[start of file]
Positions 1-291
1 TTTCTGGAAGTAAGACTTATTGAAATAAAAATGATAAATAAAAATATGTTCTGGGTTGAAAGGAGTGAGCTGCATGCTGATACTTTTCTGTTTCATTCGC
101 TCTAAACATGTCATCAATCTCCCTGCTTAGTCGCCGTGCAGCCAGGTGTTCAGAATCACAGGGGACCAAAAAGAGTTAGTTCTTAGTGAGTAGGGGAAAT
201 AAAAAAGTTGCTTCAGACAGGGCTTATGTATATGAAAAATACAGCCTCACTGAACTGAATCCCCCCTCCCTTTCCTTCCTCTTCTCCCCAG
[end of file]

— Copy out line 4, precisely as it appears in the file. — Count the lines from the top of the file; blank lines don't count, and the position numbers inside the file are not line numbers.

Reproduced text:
201 AAAAAAGTTGCTTCAGACAGGGCTTATGTATATGAAAAATACAGCCTCACTGAACTGAATCCCCCCTCCCTTTCCTTCCTCTTCTCCCCAG